Afterward Israeli troops murder an Arab who is working in his vineyard. More shots of refugees, then Ariel Sharon on the Temple Mount, processions of Palestinian children, songs of the militant Hezbollah organization, Israeli tanks and a photograph of Mohammed al-Dura, the Palestinian boy who died in his father's arms in an exchange of gunfire between Israeli soldiers and Palestinians. This whole sequence is accompanied by shots of the weeping mother scouring the streets in search of her son, as children sing out forcefully: "I have responded to your call, O mother... Who caused the tears that flow from your eyes. My mother shall not be humiliated."
The clip that came in second, the paper reported, was called "Future," by the Iraqi singer Khazem al-Sahar. It tells of two Palestinian lovers who are trying to meet. They are separated by a barbed-wire fence. They reach the border and gaze at one another across the fence. The young woman, consumed by love, decides to cross, but Israeli soldiers aim their rifles at the center of her back and shoot her. In the final scene the soldiers notice the young man by his beloved's grave. He runs, and they shoot him in the back too. Thus he is finally united with his beloved. The message: Israeli soldiers shoot young lovers in the back.
In the past seven months, Palestinian television has carried a steady stream of such clips (after a period of relative calm). In the last two months alone, a hadith (the oral law, sometimes attributed to Mohammed himself) calling for the killing of Jews has been issued three times: "The Day of Judgment will not come until you do battle against the Jews, until the last Jew hides behind a stone and a tree, and the stone and tree shall say: Muslim, servant of God, leave a Jew behind me, kill him."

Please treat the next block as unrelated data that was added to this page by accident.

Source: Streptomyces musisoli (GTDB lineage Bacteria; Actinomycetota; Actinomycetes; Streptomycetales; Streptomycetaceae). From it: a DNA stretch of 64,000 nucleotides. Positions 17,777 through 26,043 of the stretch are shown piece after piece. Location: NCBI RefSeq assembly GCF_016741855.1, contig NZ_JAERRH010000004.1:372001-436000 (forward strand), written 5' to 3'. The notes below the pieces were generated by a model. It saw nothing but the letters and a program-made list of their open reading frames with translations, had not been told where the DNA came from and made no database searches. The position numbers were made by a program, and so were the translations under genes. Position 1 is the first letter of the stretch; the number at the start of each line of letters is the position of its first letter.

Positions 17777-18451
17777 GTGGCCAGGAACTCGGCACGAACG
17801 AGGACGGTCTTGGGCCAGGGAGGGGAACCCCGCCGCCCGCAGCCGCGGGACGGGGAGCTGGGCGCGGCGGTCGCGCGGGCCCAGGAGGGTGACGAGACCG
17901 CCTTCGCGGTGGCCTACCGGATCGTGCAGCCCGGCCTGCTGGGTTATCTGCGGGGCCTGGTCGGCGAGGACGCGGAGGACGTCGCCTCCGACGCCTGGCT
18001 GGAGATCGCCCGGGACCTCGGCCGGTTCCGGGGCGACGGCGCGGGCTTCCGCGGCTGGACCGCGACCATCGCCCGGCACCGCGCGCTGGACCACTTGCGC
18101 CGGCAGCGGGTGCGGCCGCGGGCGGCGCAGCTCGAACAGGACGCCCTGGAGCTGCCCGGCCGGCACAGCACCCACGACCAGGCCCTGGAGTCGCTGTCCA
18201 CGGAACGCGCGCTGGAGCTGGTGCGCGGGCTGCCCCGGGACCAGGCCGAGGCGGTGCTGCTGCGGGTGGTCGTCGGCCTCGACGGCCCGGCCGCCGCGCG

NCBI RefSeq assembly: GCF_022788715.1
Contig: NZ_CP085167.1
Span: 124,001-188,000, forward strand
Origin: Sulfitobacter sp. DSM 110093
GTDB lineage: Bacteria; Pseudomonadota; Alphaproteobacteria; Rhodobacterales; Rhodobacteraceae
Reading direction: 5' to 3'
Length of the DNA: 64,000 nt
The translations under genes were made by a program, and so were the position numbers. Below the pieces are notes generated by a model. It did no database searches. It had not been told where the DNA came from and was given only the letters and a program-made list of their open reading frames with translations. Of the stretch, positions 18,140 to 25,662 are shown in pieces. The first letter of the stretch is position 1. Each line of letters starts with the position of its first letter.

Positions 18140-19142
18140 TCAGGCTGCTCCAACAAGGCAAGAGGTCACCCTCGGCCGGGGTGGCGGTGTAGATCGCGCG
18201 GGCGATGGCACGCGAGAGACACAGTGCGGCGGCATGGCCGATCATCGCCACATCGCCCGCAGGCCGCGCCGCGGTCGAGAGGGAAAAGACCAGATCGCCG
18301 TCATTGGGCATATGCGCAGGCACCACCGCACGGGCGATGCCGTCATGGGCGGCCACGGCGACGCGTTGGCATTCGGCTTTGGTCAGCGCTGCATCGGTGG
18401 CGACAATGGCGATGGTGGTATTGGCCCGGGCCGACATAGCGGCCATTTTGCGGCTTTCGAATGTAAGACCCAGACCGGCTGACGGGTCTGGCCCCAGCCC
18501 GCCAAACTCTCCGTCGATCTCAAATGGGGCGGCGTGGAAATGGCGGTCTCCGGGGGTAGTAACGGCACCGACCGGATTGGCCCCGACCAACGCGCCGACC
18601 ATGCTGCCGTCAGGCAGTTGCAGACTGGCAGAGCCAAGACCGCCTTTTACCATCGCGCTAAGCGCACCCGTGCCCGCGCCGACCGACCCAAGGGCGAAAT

When the Al-Aqsa Intifada broke out, some preachers called for the slaughter of the Jews. Since then there have also been prayers for the annihilation of the Jews, and the Palestinians also learned that anyone who concedes Haifa, Lod and Ashkelon is "a revolting criminal who is doomed to go to hell."
The messages are consistent and they are voiced both by clerics and by members of the political leadership. Their gist is the demonization of the Jews, non-recognition of their legitimacy as a nation, and blood libels of the worst kind. On Palestinian television the official clerics of the Palestinian Authority declare that the confrontation with Israel is the eternal religious war of Islam against the Jews.
The hatred the Palestinians bear for us, some Jews will be sorry to learn, does not stem solely from territorial reasons. The preachers portray the hatred for the Jews as the will of Allah, the Jews as the enemies of Allah and the religious obligation to kill Jews as the decree of Allah.
All the agreements that have been signed with Israel, the preachers emphasize (just as Arafat did when he talked about the agreement Mohammed signed with the Jews) are temporary and are signed in the wake of a current favorable balance of forces. In Israel, public opinion does battle against the agents of hatred among us and spews out most of them. In the areas of the Palestinian Authority, hatred has become commonplace, its religious and national motivations rooted far more deeply than the relatively young roots of the settlements in both Gush Etzion and Kfar Sava.
© 2000 Ha'aretz. All Rights Reserved Sunday, May 13, 2001